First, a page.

Monday, April 13, 2009

Lemon Pudding

Our first home in Pasadena came with tenants and a lemon tree. The lemons off of the tree were a marvel: thin-skinned, and almost sweet. Vibrant taste of vibrant yellow. Later we realized these were Meyer lemons.

Meyer lemons are a hybrid of lemon and oranges. In our current home we have another Meyer lemon tree, with a crop that wanes and flourishes with the weather. It hovers quite near our air conditioning system, which can't be good for it. This year, however, it seems we've had lemons all year long, including now, competing for space with the blossoms and the just beginning green fruit. One thing to do with our excess lemons would be lemon curd, another treat would be Lemon Pudding. (Of course, another way to soak up excess lemons would be excess sidecars.)

I discovered this pudding recipe in this cook book, and have become quite addicted to it. It's kind of a cake/pudding: spongy, browned sugary top, over a lemony pudding bottom. Simple and delicious, an east coast addition would be to top with a spoonful or two of half and half or heavy cream.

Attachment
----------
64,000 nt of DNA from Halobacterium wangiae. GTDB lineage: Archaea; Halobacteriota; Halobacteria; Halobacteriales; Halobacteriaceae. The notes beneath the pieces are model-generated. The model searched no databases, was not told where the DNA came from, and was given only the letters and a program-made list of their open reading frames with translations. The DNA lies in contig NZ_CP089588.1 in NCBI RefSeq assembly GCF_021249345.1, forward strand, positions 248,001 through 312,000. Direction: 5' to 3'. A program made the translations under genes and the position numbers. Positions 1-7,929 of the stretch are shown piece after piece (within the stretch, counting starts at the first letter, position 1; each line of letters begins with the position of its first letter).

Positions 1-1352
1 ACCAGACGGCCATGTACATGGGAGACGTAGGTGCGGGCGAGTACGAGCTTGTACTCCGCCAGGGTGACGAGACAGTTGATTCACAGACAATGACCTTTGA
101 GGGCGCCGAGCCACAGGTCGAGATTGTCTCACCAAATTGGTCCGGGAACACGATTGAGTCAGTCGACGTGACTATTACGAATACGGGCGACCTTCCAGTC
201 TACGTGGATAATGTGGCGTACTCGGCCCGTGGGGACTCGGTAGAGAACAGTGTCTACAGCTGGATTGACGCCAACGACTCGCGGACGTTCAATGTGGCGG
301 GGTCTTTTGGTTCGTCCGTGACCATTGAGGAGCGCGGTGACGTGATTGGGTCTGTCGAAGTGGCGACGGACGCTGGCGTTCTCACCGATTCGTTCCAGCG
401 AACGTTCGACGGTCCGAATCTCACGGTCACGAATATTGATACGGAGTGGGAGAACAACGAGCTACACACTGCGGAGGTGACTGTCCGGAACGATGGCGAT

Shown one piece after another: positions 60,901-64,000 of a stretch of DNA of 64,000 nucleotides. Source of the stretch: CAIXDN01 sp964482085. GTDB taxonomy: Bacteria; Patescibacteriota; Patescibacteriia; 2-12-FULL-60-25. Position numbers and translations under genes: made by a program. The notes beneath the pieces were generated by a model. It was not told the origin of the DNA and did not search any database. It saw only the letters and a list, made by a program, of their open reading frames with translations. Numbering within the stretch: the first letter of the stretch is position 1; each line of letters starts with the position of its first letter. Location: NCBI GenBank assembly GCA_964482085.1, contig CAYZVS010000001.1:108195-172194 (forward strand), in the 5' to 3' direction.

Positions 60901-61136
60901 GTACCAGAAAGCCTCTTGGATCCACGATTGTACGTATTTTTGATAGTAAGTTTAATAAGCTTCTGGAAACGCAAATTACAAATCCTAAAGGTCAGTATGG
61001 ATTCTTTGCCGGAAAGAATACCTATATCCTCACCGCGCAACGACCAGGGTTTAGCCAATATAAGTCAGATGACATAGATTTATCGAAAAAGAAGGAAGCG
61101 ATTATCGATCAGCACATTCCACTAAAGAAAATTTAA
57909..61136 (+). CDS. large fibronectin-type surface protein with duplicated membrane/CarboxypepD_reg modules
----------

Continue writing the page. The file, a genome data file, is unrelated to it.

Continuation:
Preheat oven to 350 degrees

Into two tablespoons of softened butter beat in 7/8s of a cup of sugar. Gradually beat in 3 egg yolks, the zest of one lemon, 1/3 cup of lemon juice, one cup of milk, and one and 1/2 tablespoons of flour.

In a separate mixing bowl whip the three egg whites until you have soft peaks. Gently fold into your sugar/lemon mixture. Pour into a baking pan, which has been placed in a larger baking pan, filled with hot water, enough to come half way up to your lemon pudding container. (Think brownie pan inside of lasagna pan).

The recipe recommends baking for an hour, but I remove it when the topping is well browned, at around thirty minutes. If you love lemon bars, you'll love this ethereal version.


  1. Ohh, sounds yummy. I have the saddest lemon tree ever. I get maybe two lemons a year, and they are dry and thick skinned. Sigh.

  2. Just in case you ever have need of those yummy lemons, I would be more than happy to supply them inexchange for more, much more of your wonderful pudding. Maga

  3. What other recipes could you make with the lemons & tenants you found at your 1st house?

  4. CO: The tenants were a bit too bony for our tastes.
    M: We all need thicker skins
    If you try it let me know